Lake Eola Park is getting a master plan that could change the flow of Orlando’s iconic public park for future generations.
The park, crowned by the historic Linton E. Allen Memorial Fountain, currently hosts over 100 events a year that bring over three million visitors to downtown. The demands for the park were starting to outpace the abilities of its current infrastructure and an initiative to build new, more modern restrooms triggered a need to look at the park more holistically in the anticipation of what the next 50 years may demand of it.
John Perrone, division parks manager for Lake Eola told Bungalower, that that’s when they decided they needed a new master plan that would not only determine the physical changes needed but also a document that could help guide the park’s place in its context of the larger downtown, city, and region.
Perrone also told us that the project to re-envision the park was in the very early stages of development before the pandemic hit, delaying it by roughly five months. City staff has been out gathering information about current environmental conditions that could create opportunities or challenges in the future design of the park, and are also trying to understand the needs and desires of the community by speaking with key stakeholders and neighbors that will help shape the future master plan.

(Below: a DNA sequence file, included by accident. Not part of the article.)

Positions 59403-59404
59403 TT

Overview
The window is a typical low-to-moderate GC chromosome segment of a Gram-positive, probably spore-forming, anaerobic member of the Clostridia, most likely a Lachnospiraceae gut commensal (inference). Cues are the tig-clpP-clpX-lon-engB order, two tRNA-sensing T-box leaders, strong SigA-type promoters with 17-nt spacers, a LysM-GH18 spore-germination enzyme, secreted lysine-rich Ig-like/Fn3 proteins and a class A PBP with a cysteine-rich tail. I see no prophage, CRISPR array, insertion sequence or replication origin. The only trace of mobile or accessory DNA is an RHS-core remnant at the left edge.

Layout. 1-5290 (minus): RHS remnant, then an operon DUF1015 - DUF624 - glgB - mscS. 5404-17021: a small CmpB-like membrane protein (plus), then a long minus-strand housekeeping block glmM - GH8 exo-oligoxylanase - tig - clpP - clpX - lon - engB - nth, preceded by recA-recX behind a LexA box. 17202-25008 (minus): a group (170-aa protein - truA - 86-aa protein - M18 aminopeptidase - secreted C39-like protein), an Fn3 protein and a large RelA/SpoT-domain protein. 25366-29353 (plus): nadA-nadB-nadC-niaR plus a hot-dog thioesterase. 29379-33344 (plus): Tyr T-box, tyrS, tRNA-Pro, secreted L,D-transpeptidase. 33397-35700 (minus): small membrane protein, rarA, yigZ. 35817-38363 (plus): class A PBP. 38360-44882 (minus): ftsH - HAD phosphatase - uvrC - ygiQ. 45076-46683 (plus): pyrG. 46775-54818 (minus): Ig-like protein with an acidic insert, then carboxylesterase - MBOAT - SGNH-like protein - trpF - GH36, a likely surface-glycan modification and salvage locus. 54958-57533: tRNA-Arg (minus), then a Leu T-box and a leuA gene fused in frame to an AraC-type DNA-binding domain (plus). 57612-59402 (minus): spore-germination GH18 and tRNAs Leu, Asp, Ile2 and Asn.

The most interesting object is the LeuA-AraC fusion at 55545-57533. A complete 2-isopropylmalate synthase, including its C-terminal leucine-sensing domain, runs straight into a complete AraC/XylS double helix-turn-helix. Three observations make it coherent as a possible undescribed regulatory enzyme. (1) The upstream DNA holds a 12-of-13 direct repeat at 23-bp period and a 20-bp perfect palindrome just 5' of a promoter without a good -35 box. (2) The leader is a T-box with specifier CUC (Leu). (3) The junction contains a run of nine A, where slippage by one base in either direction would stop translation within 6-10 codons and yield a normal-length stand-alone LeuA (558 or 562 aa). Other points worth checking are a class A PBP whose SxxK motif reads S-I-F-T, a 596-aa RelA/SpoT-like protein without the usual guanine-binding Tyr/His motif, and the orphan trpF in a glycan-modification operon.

The process, which is being guided by GAI Consultants, will involve the first stage of ideation followed by a new standards/maintenance plan for the park, followed in turn by digital questionnaires going out to the public. A conceptual Master Plan is expected to be completed by January or February 2021 with a final Master Plan report coming in March 2021.
Perrone shared an early wish list for an improved Lake Eola Park that included better wayfinding signage, modern lighting, expanding power outlet capabilities for event rentals, an SOP for the park when they book events, and also reworking the sides of the park to function more like gateways, like the southern side of the park that faces Central – to better integrate the park and its flow/transition into the surrounding neighborhoods.
Maybe one day you would even be allowed to swim in the lake.
Master Plan Community Meetings will be held virtually on November 12 and 14 and you can find out more about how to attend by clicking HERE.